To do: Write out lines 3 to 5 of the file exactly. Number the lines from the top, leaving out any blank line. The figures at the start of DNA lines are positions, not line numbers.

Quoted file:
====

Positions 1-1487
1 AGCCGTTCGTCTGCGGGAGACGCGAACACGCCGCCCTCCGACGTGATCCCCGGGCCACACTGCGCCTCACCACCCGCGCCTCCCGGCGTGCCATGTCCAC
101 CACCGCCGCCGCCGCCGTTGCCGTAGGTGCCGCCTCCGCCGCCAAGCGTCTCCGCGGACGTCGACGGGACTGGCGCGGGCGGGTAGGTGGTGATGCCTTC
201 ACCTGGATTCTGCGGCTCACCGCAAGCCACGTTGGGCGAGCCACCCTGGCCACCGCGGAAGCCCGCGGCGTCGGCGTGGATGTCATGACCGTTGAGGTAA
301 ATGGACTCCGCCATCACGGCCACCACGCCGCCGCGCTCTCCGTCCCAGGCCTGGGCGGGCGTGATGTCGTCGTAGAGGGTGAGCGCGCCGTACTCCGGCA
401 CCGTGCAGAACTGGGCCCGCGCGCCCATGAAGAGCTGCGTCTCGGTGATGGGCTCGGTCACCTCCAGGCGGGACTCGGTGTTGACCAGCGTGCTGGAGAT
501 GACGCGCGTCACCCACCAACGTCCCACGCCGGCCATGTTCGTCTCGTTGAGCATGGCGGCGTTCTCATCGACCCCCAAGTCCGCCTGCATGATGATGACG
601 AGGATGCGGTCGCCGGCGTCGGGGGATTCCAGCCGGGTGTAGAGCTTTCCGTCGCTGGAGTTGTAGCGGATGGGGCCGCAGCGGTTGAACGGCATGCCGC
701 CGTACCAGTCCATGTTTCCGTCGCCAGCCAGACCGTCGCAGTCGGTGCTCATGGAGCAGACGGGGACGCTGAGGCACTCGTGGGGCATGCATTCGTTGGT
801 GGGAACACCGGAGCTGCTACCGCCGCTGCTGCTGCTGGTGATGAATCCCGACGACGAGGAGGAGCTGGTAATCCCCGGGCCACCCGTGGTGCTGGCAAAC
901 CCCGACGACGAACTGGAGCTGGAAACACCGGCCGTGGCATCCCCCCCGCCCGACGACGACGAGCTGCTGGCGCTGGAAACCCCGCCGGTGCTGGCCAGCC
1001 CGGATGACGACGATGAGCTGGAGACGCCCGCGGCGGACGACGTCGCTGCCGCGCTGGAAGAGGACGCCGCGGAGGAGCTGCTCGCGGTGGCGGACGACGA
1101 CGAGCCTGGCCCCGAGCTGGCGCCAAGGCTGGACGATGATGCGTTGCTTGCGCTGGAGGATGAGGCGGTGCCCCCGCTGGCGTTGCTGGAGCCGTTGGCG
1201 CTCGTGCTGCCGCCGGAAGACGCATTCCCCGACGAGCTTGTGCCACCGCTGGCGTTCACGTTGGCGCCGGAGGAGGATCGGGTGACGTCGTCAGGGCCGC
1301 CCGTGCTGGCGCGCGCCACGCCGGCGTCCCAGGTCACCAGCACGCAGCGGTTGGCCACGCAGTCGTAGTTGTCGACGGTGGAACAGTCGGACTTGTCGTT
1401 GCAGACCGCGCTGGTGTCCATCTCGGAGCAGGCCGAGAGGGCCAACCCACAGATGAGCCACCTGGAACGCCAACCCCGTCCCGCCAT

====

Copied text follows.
101 CACCGCCGCCGCCGCCGTTGCCGTAGGTGCCGCCTCCGCCGCCAAGCGTCTCCGCGGACGTCGACGGGACTGGCGCGGGCGGGTAGGTGGTGATGCCTTC
201 ACCTGGATTCTGCGGCTCACCGCAAGCCACGTTGGGCGAGCCACCCTGGCCACCGCGGAAGCCCGCGGCGTCGGCGTGGATGTCATGACCGTTGAGGTAA
301 ATGGACTCCGCCATCACGGCCACCACGCCGCCGCGCTCTCCGTCCCAGGCCTGGGCGGGCGTGATGTCGTCGTAGAGGGTGAGCGCGCCGTACTCCGGCA